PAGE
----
Socio-Legal Readings of Historical Text


The panel explored how socio-legal readings of historical texts can not only help to deepen our understanding of the meanings and operation of law in societies of the past, but also shed new light on the origins and forms that laws have taken over time. Fernanda Pirie presented a legal code that apparently regulated hunting practices in Tibet in the eighth and ninth centuries. She demonstrated that by considering the contemporary social and power structures of the society, the concerns, and intentions of the ruler to reinforce a social hierarchy and limit practices of vengeance, became clear. Meanwhile, comparing documents on oaths and ordeals from medieval Europe shed light on the meaning of an obscure clause in the Tibetan laws concerning proof of intention.

Next, Kimberley Czajkowski examined papyrological archives which had once belonged to two Jewish women in Roman Arabia (ca. 96-132 CE). Kimberley argued that close comparison of the styles and references in the documents demonstrate the importance of various historical factors in determining the use of legal forms during the period. These included the level of literacy, the expertise available to ordinary people, and individual encounters with authorities, such as the Roman administrators.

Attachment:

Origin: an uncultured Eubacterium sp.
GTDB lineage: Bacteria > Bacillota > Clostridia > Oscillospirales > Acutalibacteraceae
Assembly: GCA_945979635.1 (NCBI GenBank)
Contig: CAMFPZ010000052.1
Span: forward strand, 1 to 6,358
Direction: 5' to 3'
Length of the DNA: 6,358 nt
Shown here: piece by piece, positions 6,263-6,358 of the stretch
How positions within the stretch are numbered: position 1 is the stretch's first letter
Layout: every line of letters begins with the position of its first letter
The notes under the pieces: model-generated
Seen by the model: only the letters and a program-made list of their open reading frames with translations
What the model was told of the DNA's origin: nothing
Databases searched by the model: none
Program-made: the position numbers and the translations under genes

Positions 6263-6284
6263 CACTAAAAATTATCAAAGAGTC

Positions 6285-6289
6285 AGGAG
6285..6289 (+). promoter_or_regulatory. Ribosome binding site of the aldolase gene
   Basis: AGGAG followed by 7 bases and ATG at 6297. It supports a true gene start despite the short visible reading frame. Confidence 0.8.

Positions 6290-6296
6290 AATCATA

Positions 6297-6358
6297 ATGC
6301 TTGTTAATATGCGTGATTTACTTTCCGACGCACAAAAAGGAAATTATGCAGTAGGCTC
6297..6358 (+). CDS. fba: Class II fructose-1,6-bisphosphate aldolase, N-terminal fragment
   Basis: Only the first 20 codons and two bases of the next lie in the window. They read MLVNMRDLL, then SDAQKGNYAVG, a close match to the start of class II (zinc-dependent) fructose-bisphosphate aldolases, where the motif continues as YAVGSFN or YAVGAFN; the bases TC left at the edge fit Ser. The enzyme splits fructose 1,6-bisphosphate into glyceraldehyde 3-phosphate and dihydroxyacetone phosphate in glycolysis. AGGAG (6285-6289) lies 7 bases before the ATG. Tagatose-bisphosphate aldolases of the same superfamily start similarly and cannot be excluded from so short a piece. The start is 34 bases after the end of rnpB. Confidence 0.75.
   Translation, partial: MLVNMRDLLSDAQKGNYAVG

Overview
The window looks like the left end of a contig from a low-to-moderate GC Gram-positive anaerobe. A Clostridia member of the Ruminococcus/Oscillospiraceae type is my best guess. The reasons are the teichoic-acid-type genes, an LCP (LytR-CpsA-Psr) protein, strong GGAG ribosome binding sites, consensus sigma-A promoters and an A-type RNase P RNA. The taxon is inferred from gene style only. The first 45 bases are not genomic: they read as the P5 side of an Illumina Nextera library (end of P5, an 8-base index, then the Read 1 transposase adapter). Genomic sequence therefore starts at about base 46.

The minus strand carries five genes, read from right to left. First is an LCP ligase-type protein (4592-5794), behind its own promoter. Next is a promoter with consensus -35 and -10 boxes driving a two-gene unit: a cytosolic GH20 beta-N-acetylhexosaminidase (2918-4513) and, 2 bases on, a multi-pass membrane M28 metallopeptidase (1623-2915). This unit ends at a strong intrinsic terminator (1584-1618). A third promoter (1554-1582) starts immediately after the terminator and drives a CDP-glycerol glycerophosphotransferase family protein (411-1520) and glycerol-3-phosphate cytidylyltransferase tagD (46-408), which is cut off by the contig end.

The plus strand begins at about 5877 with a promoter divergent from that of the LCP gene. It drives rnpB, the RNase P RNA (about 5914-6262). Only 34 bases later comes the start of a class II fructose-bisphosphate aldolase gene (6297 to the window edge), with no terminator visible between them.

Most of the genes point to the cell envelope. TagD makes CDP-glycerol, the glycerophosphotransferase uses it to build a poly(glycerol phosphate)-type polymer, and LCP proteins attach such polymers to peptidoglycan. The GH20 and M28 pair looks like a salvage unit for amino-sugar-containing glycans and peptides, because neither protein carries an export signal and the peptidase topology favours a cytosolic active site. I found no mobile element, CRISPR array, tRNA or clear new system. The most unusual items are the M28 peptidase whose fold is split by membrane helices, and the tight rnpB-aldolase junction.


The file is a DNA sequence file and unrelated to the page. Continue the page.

Marina Kurkchiyan, on the other hand, argued that legal forms should not be treated as mere instruments that have been shaped and transformed by social forces, but also as a phenomenon that reveals an internal drive for rationality and uniformity.   She undertook readings of birch bark letters that people sent to each other in Early Rus’ (11th-15th C). She posed the question of what the letters can tell us about the emergence and growth of law and legal forms in a polity where there was no evidence of law making by the civilian authorities. Her readings suggest that legal forms should not be perceived as the evolutionary product of everyday customs, which is what the mainstream literature tends to assume. Rather we should see them as a distinct and separate form of social interaction that has always coexisted with custom.